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Dryland Training for Competitive Student Swimmers

Swimming is a unique sport; it is difficult to replicate the exercises we do in the water, on land. It is nearly impossible to replicate the weightlessness, in any other domain. Therefore, the strength we gain outside the pool may not always translate to water. 

For years coaches have been trying to figure out how to gain more strength outside the pool to swim faster. Swimming is a sport that deals with a power-to-weight ratio. One of the major challenges swimmers face to swim faster is drag. If you have a lean, tall, and light athlete who is very powerful in the water, they will be faster than an athlete with the same power but weighs more. 

The leaner and lighter athlete can reduce drag more effectively will be easier for them to move through the water more efficiently. This creates a problem for coaches to solve because the goal of weight training for competitive swimmers is to become faster in the water. Building a heavier physique and too much muscle may diminish an athlete’s performance. 

There are differing points of view on how to swim faster, but we cannot disagree that the main objective for a swimmer is to get from A to B in the fastest time possible. The question then arises, how do we use weight training and dryland exercises to gain an advantage over the competition? 

Three aspects of the body

The way I like to think about the body of a swimmer is in three separate parts. Upper, lower body, and core. A swimmer’s core is the most crucial aspect of the body. This is where all the strength stems from. It allows the swimmer to connect their upper and lower body in a way that lets them move smoothly through the water. Athletes should be working on their core daily out of the water to help them in the water.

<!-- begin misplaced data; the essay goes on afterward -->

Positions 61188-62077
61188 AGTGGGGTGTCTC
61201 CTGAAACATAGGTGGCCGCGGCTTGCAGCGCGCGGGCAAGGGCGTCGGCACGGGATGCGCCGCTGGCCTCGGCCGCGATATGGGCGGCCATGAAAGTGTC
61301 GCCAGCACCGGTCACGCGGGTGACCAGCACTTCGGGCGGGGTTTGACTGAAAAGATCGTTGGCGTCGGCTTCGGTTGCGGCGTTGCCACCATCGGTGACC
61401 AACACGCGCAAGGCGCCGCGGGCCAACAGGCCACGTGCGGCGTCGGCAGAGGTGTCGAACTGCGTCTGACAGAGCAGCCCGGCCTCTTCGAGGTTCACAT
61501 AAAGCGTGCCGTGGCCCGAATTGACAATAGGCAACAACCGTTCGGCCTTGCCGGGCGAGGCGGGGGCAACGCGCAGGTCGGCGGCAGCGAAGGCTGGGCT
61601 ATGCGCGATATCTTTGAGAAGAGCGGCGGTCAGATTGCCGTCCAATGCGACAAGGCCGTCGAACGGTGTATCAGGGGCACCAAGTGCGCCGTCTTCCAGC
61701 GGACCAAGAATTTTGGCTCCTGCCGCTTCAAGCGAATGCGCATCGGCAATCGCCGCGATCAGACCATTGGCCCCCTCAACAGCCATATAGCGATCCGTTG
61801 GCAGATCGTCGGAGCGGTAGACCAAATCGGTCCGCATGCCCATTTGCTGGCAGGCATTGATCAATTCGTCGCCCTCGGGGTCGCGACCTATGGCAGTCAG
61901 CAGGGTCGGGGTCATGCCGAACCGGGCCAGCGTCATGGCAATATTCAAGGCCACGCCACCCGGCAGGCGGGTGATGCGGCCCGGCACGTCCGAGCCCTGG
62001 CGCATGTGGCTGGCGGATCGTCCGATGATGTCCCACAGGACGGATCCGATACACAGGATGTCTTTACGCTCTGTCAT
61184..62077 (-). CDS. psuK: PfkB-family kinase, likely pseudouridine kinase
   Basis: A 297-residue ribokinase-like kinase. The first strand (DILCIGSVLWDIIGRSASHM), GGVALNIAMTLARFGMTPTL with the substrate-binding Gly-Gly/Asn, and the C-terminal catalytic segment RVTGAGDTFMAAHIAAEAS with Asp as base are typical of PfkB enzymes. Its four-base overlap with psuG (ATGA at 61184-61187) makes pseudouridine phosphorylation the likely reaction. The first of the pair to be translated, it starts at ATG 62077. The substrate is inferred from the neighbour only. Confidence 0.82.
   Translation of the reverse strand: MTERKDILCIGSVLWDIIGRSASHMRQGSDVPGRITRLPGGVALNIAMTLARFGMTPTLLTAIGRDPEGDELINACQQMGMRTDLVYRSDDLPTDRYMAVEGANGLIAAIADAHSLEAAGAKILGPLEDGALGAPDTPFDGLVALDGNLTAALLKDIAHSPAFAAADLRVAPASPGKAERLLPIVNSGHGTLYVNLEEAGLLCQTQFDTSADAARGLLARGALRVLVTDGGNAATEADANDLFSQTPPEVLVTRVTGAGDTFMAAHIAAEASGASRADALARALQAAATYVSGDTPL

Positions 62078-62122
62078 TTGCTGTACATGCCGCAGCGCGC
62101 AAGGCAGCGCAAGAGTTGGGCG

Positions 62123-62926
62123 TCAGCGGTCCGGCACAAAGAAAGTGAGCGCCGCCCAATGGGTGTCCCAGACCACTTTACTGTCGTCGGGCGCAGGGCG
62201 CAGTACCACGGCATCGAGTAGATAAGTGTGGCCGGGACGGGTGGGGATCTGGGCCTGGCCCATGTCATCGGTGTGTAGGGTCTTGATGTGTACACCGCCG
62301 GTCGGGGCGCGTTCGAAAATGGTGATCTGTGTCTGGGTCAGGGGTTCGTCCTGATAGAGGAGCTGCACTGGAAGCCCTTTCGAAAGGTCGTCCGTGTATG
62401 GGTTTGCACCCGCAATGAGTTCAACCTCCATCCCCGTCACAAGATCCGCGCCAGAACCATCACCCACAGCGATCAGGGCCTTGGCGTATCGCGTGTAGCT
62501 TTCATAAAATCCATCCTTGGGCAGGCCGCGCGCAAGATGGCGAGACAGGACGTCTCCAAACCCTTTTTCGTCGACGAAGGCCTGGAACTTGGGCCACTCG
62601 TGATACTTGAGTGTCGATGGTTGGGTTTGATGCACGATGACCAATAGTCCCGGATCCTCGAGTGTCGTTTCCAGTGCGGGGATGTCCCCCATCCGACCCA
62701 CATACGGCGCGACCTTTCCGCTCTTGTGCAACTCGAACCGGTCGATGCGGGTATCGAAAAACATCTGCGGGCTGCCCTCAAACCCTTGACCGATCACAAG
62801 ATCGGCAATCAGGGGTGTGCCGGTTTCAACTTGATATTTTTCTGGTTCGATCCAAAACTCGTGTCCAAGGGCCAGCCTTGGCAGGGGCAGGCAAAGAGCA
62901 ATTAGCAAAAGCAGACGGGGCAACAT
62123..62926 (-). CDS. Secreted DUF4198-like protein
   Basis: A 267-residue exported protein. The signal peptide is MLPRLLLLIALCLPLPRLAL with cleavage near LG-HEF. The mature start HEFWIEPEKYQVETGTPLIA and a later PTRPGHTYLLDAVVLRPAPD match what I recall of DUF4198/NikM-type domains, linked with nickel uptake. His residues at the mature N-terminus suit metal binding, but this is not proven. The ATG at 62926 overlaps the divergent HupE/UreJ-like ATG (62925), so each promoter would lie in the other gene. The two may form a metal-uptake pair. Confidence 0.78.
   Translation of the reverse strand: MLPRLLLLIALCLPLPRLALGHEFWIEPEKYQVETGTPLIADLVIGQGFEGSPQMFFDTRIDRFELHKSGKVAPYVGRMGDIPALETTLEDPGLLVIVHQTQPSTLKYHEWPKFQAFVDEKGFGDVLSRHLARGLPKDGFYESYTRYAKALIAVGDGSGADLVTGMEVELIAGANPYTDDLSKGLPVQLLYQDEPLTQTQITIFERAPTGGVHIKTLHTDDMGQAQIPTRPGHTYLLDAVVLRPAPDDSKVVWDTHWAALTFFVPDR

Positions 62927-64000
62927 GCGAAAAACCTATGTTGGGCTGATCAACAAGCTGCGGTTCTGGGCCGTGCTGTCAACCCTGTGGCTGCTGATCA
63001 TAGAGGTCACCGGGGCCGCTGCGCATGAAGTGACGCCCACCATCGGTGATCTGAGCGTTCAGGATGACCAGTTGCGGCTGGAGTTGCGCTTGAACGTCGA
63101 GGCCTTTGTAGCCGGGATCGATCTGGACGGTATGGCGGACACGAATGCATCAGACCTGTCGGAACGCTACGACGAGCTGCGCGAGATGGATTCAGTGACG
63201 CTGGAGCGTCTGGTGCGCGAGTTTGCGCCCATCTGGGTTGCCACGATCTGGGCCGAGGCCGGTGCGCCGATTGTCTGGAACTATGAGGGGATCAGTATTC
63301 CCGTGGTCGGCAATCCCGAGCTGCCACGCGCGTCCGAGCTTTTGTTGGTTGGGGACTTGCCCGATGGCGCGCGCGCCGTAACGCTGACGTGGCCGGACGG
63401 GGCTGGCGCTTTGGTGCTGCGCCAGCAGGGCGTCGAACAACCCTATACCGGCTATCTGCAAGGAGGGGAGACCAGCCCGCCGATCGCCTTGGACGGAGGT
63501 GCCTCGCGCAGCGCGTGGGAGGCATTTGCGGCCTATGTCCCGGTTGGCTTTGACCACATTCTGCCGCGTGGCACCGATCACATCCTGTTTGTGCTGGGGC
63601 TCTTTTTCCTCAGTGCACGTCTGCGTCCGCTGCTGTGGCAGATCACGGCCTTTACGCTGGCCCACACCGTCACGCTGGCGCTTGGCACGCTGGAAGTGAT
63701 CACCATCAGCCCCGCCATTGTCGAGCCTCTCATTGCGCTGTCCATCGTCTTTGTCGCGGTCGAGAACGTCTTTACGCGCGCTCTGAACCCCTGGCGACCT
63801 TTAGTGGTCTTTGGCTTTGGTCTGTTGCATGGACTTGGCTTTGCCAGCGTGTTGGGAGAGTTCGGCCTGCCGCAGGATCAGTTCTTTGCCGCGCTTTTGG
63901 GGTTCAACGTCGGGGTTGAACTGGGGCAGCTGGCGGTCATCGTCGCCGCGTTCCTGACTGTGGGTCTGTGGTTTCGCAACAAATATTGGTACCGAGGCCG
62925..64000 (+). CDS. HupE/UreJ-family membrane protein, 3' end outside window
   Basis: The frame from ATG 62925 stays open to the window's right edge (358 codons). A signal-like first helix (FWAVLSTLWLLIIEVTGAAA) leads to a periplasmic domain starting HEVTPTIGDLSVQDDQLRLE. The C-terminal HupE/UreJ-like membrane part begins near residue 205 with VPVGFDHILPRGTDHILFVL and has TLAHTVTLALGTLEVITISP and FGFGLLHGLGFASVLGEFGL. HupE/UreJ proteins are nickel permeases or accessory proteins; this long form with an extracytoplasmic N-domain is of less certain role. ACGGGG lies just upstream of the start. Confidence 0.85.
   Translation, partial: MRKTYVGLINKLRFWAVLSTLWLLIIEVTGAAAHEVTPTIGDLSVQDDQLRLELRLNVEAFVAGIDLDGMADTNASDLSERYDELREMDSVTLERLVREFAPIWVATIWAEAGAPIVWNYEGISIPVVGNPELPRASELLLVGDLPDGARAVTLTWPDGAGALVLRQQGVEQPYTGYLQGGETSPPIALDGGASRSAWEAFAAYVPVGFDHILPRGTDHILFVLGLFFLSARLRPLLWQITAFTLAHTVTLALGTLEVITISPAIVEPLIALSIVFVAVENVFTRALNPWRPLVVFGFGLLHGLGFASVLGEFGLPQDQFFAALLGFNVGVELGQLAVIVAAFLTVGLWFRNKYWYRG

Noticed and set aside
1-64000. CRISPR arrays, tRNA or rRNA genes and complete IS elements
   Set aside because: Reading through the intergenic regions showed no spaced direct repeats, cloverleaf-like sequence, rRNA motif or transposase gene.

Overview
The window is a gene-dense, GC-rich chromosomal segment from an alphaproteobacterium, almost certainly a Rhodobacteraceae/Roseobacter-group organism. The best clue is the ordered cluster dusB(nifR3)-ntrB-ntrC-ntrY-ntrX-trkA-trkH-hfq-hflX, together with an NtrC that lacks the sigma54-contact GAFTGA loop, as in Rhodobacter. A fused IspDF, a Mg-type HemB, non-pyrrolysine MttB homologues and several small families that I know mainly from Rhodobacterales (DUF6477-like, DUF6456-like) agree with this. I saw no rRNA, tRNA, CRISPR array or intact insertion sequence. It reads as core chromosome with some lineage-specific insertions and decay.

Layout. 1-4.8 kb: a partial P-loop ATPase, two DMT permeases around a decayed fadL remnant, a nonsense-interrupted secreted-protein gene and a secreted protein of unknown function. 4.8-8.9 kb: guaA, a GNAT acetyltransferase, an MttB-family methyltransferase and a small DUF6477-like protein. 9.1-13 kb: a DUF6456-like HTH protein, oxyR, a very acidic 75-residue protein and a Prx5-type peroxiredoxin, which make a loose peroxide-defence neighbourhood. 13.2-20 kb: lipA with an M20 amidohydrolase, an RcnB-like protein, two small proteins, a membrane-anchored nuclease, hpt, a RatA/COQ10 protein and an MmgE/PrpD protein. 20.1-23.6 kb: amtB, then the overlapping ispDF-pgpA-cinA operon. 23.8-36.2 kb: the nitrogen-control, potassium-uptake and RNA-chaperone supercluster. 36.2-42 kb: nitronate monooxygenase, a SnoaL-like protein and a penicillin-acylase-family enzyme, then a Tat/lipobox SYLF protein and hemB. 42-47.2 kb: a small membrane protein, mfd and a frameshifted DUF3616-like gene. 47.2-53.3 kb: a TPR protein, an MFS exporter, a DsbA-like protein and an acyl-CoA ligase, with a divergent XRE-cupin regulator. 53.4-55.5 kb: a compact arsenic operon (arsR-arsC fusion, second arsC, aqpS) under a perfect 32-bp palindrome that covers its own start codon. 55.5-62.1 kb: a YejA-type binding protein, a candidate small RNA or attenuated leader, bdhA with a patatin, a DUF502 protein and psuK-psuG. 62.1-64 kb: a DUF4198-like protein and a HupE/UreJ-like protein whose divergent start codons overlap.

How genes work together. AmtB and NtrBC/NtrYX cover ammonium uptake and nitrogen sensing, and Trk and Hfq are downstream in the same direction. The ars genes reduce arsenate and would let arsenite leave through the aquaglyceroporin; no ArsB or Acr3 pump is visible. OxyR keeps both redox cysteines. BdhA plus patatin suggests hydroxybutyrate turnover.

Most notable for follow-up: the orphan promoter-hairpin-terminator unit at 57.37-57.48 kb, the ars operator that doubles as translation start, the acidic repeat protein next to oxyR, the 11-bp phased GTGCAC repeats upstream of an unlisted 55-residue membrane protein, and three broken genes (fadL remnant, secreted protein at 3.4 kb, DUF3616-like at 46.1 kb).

The swimmer’s upper and lower bodies are equal but have two very different roles. To reduce drag in the best way possible, swimmers hold a high body position in the water. With an emphasis on developing a kick in a stroke such as freestyle, the athlete will raise their overall body position by targeting their legs. This sets the basis for the upper body stroke because when the swimmer holds a high position, they can pull water at peak efficiency and move through the water without creating too much drag. Contrary to this, if a swimmer was to not kick, their legs and trunk would sink, and their upper body would be overworked pulling excess weight. I’m sure you can think of when you’ve seen a swimmer not kicking and struggling to pull through the water with this type of drag. 

It is important, to gain strength in all aspects of the body so that a swimmer can move through the water at peak efficiency. This is mainly taught through technique and swimming in the pool, but if we don’t have a strong base in the gym and weight room it will be difficult for athletes to build the muscle they need to swim as effectively as possible.